There has been a plethora of blogs and articles in both magazines and scientific journals that detail the important role of trace mineral supplementation for proper health, reproduction and growth performance in beef cattle. While producers may understand the importance of trace mineral supplementation in their herds, many do not understand the differences between inorganic and organic trace minerals.
The primary difference between inorganic and organic sources is the form of the mineral. Inorganic minerals are bound to an inorganic salt — typically, sulfates or oxides — while organic trace minerals are bound to organic molecules like amino acids or proteins. The organic form is similar to the form in which minerals are stored by both plants and animals. Since organics are most like the form of those found in nature, they are readily absorbed and utilized by the animal.
The degree to which an ingested mineral is absorbed and utilized by the animal is referred to as its bioavailability. Variations in bioavailability are driven by differences in form, as mentioned above. Organic trace minerals have a higher bioavailability than inorganic sources. Some of the advantages provided by organic trace mineral supplementation are driven by their superior bioavailability compared to inorganic minerals.
- Less is more
When comparing mineral tags at the feed store, we are often prone to thinking that a higher level of supplementation must be better. However, this is a misconception, as the levels of supplementation with inorganic options are only higher to compensate for the lower bioavailability of inorganic trace minerals. Historically, inorganics were used as the primary source of mineral supplementation, as they are cheaper. Slowly, however, supplementation has evolved from being solely comprised of inorganic options to more often being comprised of mixed inclusion levels of both inorganic and organic sources (e.g., 70% inorganic and 30% organic).
The higher bioavailability of organic trace minerals allows those minerals to be supplemented at lower levels. The industry standard for trace mineral supplementation is typically to provide two times what the animal actually requires, or sometimes even more. This practice is the result of inorganics being used as the base mineral source; their lower bioavailability required formulations to over-supplement trace minerals in order to avoid mineral deficiencies. Supplementation with organic trace minerals, on the other hand, allows for a reduction in the level of trace minerals supplied without jeopardizing the animal’s health or performance.
- Fewer antagonisms
Providing inorganic trace minerals in high levels can also result in antagonisms. Mineral antagonisms occur when an excess of one mineral affects the absorption or utilization of another mineral. For example, high levels of zinc will reduce the absorption of both copper and manganese. As such, high levels of inorganic zinc supplementation result in the need for higher copper and manganese supplementation as well to prevent a deficiency.
Mineral stability also affects the integrity of other nutrients included in trace mineral supplements. As products are stored, nutrients can start to lose their integrity and degrade. Inorganic minerals are less stable during storage and can oxidize before the product is ever fed. This oxidization leads to the degradation of other nutrients — specifically vitamins. The use of organic trace mineral supplements has been shown to protect the integrity of vitamins by 10–30%, depending on the vitamin type and the length of storage time, compared to the use of inorganic trace minerals.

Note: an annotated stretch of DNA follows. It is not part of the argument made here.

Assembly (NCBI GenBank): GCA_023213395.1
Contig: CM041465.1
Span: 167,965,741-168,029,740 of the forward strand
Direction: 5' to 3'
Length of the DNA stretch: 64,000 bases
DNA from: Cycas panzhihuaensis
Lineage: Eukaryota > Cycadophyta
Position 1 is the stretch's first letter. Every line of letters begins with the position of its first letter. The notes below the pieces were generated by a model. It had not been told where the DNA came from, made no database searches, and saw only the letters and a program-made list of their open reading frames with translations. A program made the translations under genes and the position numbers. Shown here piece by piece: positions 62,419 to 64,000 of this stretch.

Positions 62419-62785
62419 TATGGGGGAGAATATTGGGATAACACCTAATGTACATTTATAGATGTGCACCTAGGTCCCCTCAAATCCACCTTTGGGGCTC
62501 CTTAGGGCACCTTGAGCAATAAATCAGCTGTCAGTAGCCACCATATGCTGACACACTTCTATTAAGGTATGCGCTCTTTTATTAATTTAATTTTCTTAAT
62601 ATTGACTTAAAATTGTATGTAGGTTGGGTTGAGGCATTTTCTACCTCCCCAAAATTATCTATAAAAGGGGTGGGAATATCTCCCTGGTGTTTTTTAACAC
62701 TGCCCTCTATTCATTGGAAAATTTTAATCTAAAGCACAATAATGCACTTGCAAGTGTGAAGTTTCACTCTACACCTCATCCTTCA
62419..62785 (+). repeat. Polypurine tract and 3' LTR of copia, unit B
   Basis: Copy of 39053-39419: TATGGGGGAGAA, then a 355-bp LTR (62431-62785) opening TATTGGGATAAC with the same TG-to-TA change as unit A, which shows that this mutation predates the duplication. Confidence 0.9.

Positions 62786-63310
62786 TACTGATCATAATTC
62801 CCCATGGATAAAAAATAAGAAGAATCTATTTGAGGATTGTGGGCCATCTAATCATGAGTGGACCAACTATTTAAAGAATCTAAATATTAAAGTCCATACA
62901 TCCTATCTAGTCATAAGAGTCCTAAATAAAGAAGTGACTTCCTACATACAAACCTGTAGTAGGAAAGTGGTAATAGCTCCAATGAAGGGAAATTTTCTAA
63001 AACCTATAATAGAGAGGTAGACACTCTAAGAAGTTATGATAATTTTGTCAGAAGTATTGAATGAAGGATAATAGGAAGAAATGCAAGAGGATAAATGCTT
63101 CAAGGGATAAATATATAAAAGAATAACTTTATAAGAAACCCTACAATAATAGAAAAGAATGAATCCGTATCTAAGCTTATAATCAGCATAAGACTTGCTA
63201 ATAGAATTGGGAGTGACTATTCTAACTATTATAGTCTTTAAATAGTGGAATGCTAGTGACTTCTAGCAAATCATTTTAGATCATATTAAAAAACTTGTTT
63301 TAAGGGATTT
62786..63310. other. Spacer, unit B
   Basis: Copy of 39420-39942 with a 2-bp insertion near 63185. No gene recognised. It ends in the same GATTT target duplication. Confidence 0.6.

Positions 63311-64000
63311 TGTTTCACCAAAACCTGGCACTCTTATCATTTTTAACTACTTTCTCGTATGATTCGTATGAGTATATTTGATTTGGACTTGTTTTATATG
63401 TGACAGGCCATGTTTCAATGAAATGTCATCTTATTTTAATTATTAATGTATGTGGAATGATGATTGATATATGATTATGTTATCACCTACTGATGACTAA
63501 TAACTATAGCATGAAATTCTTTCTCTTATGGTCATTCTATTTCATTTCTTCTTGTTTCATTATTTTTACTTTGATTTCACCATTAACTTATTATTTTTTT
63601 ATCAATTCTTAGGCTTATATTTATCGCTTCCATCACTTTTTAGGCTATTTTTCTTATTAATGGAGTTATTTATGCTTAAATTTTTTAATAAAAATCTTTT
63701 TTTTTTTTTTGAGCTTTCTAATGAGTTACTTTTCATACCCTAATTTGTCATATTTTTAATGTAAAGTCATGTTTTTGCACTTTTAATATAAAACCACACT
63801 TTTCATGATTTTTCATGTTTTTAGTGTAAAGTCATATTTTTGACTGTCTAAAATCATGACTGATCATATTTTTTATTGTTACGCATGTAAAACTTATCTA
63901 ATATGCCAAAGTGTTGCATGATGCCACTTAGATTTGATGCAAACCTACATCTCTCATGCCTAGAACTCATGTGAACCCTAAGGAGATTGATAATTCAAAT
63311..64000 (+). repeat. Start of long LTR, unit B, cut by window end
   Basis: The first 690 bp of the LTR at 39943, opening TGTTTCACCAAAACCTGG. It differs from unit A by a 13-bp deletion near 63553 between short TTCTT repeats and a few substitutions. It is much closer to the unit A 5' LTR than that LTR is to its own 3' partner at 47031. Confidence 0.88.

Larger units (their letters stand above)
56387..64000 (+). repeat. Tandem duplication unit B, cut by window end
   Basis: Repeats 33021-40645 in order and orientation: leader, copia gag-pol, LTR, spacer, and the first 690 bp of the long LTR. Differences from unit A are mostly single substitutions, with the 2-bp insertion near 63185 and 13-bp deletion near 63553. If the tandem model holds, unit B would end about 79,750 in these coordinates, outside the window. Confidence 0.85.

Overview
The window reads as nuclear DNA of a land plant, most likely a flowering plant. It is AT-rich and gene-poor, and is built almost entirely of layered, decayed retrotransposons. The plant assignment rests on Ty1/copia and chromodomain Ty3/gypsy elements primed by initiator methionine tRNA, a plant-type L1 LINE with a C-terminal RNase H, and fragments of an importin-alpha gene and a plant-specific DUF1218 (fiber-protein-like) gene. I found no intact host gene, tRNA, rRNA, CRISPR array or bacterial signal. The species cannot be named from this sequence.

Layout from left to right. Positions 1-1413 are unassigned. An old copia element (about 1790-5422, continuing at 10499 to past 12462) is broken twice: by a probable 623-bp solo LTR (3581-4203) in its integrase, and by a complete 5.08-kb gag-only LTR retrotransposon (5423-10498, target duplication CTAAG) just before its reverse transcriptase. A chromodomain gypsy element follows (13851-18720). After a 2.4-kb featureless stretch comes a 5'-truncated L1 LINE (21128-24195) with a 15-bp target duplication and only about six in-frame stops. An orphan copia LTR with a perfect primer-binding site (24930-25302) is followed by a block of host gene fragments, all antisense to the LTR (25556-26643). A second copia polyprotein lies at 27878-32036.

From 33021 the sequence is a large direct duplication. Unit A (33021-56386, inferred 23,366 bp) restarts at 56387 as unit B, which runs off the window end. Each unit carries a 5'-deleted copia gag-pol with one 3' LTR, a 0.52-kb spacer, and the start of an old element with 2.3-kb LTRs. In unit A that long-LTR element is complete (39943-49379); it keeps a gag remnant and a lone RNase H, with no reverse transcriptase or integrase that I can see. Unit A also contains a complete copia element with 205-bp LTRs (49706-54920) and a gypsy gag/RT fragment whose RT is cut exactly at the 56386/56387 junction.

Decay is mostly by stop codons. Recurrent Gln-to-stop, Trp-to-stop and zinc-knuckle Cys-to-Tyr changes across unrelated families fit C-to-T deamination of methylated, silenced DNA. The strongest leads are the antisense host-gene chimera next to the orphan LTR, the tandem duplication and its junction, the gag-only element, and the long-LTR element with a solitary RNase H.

- Fewer environmental concerns
Lower bioavailability means that fewer minerals are being absorbed and utilized by the animal. If the minerals consumed are not absorbed by the animal, they are excreted into the environment. The higher mineral formulation required when supplementing with inorganic trace minerals leads to more minerals being excreted into the environment. This creates concerns about soils or water sources being contaminated by those minerals.
- Improved performance
Organic trace mineral supplementation has been shown to improve pregnancy rates and to support herd health, and it is also correlated with heavier calf weaning weights. These are all factors that result in greater economic returns for the producer. Does the additional cost of switching to all-organic trace minerals pay for itself? The short answer is yes! Commercial beef producers have seen an average ROI of 3:1 with organic trace mineral programs.
Now that you know the difference between the two trace mineral sources, the next question is, “How do I know which type of trace minerals my mineral supplement contains?” Simply check your feed tag.
Inorganic trace minerals will be listed as sulfates, oxides, chlorides or hydroxys on the ingredient list (e.g., zinc sulfate). Organic trace minerals will appear as chelates or proteinates on the ingredient list (e.g., zinc proteinate).
Many commercial mineral supplements contain both types of trace minerals. However, the percentage of inorganic vs. organic minerals in each product is often a mystery to the consumer. With the Crystalyx Blueprint® line of low-moisture blocks, the answer to that question is simple: Blueprint products use 100% Bioplex® organic trace minerals. The greater bioavailability of Bioplex® minerals means that Crystalyx Blueprint products are formulated with lower levels of trace minerals. Research has shown that Crystalyx Blueprint programs can improve a producer’s bottom line by producing more calves that are also heavier and healthier.